The Right To Uncertainty
The Muse Letter No. 57
I think about promises a lot lately. The ones that we make, the ones that are given to us, the ones that we need to feel secure, the ones that should have never been made.
In German the word to promise = versprechen is a homonym meaning that it has two (or more) different meanings. It is constructed with the word sprechen = to speak and the preposition ver = mis (like mis-spoken) that usually is used in combination with verbs to indicate a wrong, faulty action, but not always. Which leads to the strange notion that the word versprechen = promise means to assure someone that one will definitely do something or that something will happen but it can also mean to pronounce something wrong or to make a slip of the tongue.
So A promise = Das Versprechen in German is somehow both: A slip of the tongue and an assurance for the future. Just of course not at the same time.
Or maybe it is.
How can you ever be sure that you’re going to be who you say you’re going to be five minutes from now? Five hours from now? Five days, weeks, months, years?
Isn’t our tongue always slipping a bit when projecting into a future that we have very little control over? Always turning and twisting and trying to reach for something in the dark.
There’s a scene in Anne with an E where Anne sits down on the eve of her sixteenth birthday praying to God, reflecting on her past 15 years and what she’s expecting in the future:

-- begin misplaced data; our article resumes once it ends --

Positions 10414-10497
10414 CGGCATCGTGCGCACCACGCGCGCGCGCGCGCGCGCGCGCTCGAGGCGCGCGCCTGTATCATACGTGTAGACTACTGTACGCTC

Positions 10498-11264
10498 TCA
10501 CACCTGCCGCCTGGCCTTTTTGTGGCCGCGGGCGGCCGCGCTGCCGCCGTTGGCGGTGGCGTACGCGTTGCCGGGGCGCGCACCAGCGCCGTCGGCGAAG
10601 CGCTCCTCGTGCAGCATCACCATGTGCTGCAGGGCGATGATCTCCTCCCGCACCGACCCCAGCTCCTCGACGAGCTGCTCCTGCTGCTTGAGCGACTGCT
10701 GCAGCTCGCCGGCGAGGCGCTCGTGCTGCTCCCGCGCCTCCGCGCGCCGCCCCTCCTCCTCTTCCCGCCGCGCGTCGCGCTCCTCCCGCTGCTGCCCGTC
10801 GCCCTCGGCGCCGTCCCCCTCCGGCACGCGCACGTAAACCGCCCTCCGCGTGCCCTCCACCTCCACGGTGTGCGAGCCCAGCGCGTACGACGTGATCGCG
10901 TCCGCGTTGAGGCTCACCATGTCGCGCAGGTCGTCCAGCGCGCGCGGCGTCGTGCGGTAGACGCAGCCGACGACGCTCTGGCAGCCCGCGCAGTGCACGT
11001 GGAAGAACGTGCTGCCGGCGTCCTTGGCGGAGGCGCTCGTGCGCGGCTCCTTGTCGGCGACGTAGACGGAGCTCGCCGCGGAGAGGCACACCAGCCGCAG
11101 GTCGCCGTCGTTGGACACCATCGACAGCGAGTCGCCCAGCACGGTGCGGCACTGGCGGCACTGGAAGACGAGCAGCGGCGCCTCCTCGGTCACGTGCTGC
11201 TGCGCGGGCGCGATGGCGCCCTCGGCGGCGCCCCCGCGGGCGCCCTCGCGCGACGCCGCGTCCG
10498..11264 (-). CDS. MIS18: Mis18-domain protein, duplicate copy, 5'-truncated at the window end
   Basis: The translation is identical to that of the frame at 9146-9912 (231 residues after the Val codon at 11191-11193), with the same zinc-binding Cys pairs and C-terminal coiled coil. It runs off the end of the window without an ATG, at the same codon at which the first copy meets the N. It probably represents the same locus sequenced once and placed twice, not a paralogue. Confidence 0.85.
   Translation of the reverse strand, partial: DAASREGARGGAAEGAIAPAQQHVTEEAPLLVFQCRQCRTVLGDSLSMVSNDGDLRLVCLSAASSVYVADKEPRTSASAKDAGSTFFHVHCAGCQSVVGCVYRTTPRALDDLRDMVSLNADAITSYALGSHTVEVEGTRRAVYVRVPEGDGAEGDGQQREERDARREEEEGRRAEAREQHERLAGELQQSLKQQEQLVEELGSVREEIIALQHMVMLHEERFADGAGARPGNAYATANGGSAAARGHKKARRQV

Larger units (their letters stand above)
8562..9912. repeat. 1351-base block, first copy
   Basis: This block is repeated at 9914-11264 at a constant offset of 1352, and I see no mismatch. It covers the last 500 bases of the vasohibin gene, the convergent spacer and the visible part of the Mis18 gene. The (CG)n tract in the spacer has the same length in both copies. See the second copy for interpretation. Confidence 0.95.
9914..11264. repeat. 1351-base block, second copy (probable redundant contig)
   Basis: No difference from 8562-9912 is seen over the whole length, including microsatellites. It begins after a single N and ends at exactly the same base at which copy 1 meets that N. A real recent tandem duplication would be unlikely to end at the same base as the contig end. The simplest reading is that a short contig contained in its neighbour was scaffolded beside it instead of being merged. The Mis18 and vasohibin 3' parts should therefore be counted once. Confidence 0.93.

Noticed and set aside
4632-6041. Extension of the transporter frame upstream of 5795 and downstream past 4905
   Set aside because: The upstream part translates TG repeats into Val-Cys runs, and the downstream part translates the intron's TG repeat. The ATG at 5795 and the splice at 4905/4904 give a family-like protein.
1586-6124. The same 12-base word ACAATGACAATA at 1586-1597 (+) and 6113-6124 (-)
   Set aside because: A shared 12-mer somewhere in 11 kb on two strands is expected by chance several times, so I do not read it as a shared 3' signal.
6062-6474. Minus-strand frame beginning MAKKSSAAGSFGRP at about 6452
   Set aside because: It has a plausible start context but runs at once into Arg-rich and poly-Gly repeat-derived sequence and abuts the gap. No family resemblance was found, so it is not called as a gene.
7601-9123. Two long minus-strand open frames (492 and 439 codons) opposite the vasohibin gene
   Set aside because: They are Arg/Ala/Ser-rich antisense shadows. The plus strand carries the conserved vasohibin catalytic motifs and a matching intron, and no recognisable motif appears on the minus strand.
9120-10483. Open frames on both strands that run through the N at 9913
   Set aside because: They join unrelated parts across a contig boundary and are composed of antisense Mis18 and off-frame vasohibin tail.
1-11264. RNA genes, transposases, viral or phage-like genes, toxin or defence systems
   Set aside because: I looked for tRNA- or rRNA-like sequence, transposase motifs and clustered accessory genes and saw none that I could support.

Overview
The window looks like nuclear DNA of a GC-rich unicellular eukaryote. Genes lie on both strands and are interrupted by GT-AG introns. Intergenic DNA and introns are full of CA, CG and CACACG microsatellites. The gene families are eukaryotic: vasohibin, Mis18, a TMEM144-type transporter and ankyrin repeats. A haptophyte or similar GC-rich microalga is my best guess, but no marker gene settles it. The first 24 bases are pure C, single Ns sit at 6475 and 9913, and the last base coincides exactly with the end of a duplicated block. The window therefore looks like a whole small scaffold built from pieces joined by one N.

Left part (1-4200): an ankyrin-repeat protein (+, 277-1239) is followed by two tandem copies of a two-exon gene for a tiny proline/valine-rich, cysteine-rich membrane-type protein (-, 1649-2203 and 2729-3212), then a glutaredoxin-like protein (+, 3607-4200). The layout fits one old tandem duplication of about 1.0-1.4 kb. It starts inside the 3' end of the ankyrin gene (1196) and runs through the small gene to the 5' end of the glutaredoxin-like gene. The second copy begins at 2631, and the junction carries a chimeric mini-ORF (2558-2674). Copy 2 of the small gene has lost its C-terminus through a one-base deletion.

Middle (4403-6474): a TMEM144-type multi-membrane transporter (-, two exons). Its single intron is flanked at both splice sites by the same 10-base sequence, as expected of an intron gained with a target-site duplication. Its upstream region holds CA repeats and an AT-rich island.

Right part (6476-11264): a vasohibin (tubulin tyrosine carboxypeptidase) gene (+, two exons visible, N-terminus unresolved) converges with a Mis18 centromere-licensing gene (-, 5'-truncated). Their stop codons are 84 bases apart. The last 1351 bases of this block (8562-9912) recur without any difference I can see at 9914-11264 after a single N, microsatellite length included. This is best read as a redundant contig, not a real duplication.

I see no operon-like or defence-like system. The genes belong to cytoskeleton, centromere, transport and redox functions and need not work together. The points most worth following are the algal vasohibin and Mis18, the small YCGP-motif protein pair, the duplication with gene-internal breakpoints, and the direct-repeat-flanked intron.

“Gracious heavenly Father, as you recall, for some time now, I've sent you repeated prayers in the hopes that you'd make me good-looking when I grow up. Well I'm turning 16 on Saturday, and I now know that was a childish flight of fancy and not a proper prayer, and I apologize. It seems to me that my destiny is to be the Bride of Adventure. I expect you approve, because you've sent me on so many now that I've quite developed a taste for them. Rest assured, this isn't a capitulation. Because I'm not an ideal beauty with many suitors, or even just one. But because in my maturity, I've come to the happy, evolutionary opinion that I am unusual, and I embrace it.”
I often think of that idea, being the Bride of Adventure when things happen or I expect things to happen that I’m resisting or unsure of. We so often demand decisions and clarity from ourselves and the people around us that we forget that the right to be uncertain is vital. That sometimes choosing not to choose for a moment or even longer is about acknowledging the fact that we’re constantly in motion anyway, floating through the ether and holding on to any lifebuoy we can grab, when all we need to do is start swimming. Embracing uncertainty is a chance to shift and wriggle and breathe and move and live. It is our right to do that.
It’s easy to think that the opposite of a promise is uncertainty. In order to make a promise you have to be certain but I have the suspicion that the reason why German people started using the word promise = versprechen and have it contain both meanings is because a promise in the end is not about certainty really rather it is a believe, a wish, a tongue slipping, moving forward into the unknown. And only when we make it, when we say it out loud, certain or not only then we will find out it’s true nature, wriggling and slipping and breathing and so alive.
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